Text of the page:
Box 1152 Tomball, Texas 77375
I grew up in a small Iowa town with a farm economy. My dad
shelled corn and hauled products to market for the local farmers. I
became acquainted with oil and grease at the tender age of eight,
when I was allowed to ‘help’ service the trucks and John
Deere corn sheller. Dad would grease the bearings and I would pump
the grease gun handle.
At about age ten (1947 or thereabouts) there seemed to be large
numbers of one cylinder Maytags around. That was the time electric
mowers were taking over the jobs of pumping and running the wash
machines on the farms. I don’t remember all the details, but
several single cylinder Maytags were ‘acquired.’ Best of
memory is $5.00 was the going price. I regularly took them apart
and at one point made a composite motor and attached it to my
trusty coaster wagon with a pulley braised to the rear wheel. That
was my first motorized transport.
The following years up to 1992 were busy working, raising
family, traveling the world, living in England, South Korea, and
other places. There was not much time for nostalgia or Green
Machines. Then I retired……
In 1992 my brother, who still lives in Iowa, located a 1952 John
Deere ‘B’ that had been used the past few years only for
plowing snow out of a local small motel parking lot. The tractor
was in good shape and brought back thoughts of a long time ago. I
wanted that tractor! My brother met me in the spring in southern
Missouri, pickup to pickup, trailer to trailer, and transferred the
That was the beginning of a renewed affair with oil, grease, and
It took another few years to get past using the ‘B’ for
outings into the seven acres with grandchildren in the wagon. It
was also used for our barn dances and hay rides for city slickers.
As time went on, the nostalgia pull became greater, hence the trip
to ExPo 97.
Well, that really got to me. ExPo was the event that put me over
the top. Along with being agog at the large numbers of tractors and
engines on display, I bought a 1937 IH LA 1? HP that was running
and one that was just a heap of rust from the traders’ area. I
had no idea what was needed, just that it must be fun to try to
restore them. The re-learning period began. It took lots of calls
to suppliers, lots of rust removers, oil, gas, grease, hammers,
etc. By 1998 the two LA’s looked and ran like new. During the
same time frame it seemed everyone I knew had Maytags for sale.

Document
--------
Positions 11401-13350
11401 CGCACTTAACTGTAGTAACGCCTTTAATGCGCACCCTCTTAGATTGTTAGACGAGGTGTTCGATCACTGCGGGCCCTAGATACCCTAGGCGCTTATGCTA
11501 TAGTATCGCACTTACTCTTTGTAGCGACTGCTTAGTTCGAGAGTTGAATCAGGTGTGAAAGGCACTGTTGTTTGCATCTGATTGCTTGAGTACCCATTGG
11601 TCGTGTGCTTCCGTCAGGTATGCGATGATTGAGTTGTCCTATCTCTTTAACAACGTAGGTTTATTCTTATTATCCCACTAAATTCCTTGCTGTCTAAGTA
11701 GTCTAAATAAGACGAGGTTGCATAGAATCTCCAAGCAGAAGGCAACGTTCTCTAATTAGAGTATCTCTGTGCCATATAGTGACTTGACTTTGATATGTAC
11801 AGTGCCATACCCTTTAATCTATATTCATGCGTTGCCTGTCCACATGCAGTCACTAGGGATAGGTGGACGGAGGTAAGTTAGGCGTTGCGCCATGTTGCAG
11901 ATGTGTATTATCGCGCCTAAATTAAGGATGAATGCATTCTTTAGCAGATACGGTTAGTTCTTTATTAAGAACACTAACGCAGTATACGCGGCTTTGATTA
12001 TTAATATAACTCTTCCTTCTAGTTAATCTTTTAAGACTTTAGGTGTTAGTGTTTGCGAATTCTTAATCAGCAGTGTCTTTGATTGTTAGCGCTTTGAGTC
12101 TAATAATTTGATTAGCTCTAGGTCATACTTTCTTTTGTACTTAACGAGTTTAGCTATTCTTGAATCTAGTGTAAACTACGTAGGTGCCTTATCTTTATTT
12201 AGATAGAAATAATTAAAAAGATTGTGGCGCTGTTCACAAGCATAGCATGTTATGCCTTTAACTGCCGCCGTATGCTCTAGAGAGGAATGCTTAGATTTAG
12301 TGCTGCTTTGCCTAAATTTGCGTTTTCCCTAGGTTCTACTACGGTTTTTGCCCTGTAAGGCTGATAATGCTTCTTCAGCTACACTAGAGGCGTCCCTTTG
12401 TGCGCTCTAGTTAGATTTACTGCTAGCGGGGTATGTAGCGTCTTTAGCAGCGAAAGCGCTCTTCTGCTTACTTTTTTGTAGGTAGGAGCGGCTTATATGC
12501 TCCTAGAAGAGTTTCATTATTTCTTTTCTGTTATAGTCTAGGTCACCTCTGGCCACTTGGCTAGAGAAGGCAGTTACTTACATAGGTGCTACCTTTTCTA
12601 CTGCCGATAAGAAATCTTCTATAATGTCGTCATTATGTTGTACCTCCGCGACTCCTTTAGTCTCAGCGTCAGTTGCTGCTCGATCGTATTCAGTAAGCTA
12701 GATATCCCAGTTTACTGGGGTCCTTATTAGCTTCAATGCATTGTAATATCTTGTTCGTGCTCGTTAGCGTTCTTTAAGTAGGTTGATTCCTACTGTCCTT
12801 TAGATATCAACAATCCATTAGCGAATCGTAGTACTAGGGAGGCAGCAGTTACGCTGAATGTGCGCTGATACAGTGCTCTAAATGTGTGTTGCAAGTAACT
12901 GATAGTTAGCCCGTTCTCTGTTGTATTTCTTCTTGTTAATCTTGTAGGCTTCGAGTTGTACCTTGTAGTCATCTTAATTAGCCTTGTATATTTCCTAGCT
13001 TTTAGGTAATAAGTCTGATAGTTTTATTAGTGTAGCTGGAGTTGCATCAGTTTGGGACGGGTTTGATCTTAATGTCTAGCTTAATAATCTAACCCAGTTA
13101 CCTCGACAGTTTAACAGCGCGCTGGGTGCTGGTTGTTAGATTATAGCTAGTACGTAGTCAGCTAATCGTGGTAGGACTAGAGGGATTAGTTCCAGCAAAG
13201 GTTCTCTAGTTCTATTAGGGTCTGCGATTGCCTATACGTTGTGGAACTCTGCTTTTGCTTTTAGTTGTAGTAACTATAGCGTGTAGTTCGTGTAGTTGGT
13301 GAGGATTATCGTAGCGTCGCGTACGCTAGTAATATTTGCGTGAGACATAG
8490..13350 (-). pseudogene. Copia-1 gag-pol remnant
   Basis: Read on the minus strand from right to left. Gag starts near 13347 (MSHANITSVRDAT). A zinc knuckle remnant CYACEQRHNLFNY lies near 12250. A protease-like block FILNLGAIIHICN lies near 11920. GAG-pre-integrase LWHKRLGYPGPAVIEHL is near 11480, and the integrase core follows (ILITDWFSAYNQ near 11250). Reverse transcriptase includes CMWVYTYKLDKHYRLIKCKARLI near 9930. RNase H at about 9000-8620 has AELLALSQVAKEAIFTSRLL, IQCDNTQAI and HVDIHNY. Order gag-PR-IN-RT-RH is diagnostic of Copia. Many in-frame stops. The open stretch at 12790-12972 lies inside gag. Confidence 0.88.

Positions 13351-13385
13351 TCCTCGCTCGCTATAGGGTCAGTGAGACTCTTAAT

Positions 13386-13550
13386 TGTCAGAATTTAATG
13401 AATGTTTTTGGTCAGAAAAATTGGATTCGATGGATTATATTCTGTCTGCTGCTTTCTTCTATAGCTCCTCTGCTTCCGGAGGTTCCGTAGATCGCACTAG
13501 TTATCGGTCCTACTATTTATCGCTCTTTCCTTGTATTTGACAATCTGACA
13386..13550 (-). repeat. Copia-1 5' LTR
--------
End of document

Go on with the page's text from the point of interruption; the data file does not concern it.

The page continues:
That brought a dozen or so to the barn, including a 1914
A sale in New York state brought a 1928 Maytag square tub washer
and engine into the fold. A farm widow in east Texas let a rusty
old 1937 Turner hay press go from the field, and various other
searches brought two old Wisconsin engines that would work on the
hay press. Restoration of those fine old pieces of old iron gave
the confidence to go a little further.
The Mini ‘B’
Sometime in 1998 the LA’s were both finished up, looking and
running as new. Our old 1977 Sears garden tractor, sitting in the
back of the barn, had been an observer of the restorations and for
some reason, finally caught my eye. It had seen better days, the
motor was shot, but the frame and tires were in good order. I
visualized the frame with a big flywheel engine and green paint and
the race was on!! A local welder I knew, who had been doing some
cast iron welding on the Maytags, was tasked with making a frame
for the LA to sit in.
The Sears tractor was cleaned down to essentials and the LA
engine mated to the frame. The frame was made so the engine just
slipped into it and could be easily taken out for oil changes, etc.
All looked good, the flywheel was on the right side, the gear train
lined up. With lots of anticipation, the tractor was taken out for
Great, right? Wrong!
Calculations were good, the engine looked good, the drive train
worked as planned and the sheet metal really gave the tractor a
finished look. BUT the engine turned the wrong direction! Much to
my surprise, it had six reverse gears and two forward! Imagine the
indignity when my dear sweet wife of 40 years hooped and hollered
about the green snail on rubber tires. Getting the gear train
reversed came about after the purchase of several V pulley belts
and lots of idler pulleys. Along the way another age old innovation
was seen using belting over the smooth iron pulley to increase
fiction. That was done and it worked.
That’s the story. I now have a mini ‘B’ that
probably cost more than a new lawn tractor, but certainly is ten
times prettier and a lot more fun!
A great return to oil, grease and green paint.